Thursday, August 28, 2014

Floyd Mayweather Can’t Read: Can The Men In Your Life Do Better?

Floyd Mayweather Can’t Read: Can The Men In Your Life Do Better? 
Vibe: 8.24.2014 by Aliya S. King

Amidst 50 Cent and Charlamagne Tha God's shaming of Floyd Mayweather for his reading disabilities, are you forgetting about the many everyday people who can't read?

We now all know that Floyd Mayweather may be a poor reader, thanks to 50 Cent’s challenge and radio host Charlamagne Tha God’s co-sign with audible proof of his reading disability.

Now what?

America's Literacy Directory 

National Literacy Directory

Chances are, if there are young African-American men in your life, many of them can’t read well either.

According to a study from the Nation’s Report Card, only 14 percent of all African-American 8th graders performed at or above a proficient level in reading. And the statistics for boys are even more depressing—they scored, on average, six points lower than the girls.

And not being able to read well doesn’t exist in a vacuum. Floyd may have earned millions last year but the millions of little Black boys around the country who fumble through reading aren’t making that kind of cash. And reading levels are a predictor of academic success, (especially when you can’t box like Floyd). Right now, fewer than half of African-American males receive their high school diplomas and less than 5% go on to college.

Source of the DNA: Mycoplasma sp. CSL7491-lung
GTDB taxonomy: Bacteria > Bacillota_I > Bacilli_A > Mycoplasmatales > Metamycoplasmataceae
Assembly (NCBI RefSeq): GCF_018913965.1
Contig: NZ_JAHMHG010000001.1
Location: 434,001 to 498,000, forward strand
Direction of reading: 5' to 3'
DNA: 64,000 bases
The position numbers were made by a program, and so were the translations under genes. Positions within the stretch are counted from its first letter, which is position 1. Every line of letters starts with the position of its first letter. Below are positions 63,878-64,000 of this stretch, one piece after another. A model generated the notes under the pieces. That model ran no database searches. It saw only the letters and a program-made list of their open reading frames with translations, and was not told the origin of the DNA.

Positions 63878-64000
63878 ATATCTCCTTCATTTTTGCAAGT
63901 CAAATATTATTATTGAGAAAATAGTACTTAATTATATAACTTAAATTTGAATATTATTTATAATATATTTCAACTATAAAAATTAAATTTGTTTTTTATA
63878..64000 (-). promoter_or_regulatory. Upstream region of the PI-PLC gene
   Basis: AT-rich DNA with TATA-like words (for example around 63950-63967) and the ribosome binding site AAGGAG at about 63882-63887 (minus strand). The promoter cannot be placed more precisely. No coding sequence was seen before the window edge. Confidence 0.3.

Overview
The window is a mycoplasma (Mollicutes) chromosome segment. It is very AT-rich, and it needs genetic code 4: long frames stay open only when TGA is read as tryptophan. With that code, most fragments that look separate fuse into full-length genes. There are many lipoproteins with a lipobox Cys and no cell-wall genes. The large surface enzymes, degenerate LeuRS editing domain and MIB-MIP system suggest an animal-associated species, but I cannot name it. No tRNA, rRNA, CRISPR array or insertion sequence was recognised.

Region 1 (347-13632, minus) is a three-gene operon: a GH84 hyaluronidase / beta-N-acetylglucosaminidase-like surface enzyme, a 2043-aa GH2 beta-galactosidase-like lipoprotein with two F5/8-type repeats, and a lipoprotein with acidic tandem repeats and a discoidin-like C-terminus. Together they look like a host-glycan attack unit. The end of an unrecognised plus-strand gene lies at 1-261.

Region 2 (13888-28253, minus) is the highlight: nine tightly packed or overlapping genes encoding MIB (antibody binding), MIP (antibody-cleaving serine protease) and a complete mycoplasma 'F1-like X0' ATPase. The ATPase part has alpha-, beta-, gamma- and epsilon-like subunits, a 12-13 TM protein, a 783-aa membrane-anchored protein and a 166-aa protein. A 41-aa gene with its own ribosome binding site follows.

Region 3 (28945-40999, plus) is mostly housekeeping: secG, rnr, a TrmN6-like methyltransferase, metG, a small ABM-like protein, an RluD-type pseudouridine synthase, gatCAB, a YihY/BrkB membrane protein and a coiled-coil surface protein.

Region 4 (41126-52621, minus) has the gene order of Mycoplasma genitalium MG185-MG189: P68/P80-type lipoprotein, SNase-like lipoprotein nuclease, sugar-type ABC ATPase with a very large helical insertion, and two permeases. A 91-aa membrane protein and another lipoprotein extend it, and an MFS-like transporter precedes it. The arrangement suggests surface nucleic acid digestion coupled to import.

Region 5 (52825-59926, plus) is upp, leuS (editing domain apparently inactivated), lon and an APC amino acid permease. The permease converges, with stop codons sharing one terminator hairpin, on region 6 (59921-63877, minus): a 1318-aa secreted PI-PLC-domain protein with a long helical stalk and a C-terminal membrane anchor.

And of course, we know education is a major factor in a person’s life trajectory. The literacy rates of African-American men in this country are directly connected to the fact that the unemployment rate for Black men is twice the rate for white men.

Will making Floyd the butt of a national joke encourage young black boys to strengthen their reading skills? Doubtful. It’s more likely to make poor reading skills a source of greater embarrassment. Especially since Floyd’s response to the controversy was to post pay stubs totaling $70 million dollars with the caption: Read This.

If you put the script that Floyd was trying to read into a search engine that measures reading levels, it’s on a ninth-grade reading level. (A sentence like “The Cat In The Hat knows a lot about that,” is on a first-grade reading level).

Floyd dropped out of high school in his senior year, more than 20 years ago. So is it really a surprise that he doesn’t read on a ninth-grade level?  READ MORE !

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